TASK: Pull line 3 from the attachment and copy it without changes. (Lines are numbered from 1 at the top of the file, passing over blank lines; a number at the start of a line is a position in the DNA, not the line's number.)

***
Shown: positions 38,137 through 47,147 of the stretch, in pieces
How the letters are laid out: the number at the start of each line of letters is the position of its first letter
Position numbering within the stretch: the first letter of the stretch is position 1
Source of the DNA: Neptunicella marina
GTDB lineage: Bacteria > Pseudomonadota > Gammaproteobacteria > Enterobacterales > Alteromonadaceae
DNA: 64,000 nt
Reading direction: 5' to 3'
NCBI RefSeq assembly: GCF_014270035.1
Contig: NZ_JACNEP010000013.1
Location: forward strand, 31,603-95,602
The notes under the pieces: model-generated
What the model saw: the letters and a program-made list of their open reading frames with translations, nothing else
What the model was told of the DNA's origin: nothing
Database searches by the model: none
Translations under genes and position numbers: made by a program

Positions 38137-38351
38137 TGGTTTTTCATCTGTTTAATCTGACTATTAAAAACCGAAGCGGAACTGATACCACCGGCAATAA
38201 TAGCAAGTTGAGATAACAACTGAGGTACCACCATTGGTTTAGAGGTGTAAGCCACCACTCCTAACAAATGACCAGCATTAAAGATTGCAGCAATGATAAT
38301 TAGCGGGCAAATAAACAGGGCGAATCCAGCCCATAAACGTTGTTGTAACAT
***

Position numbering within the stretch: the first letter of the stretch is position 1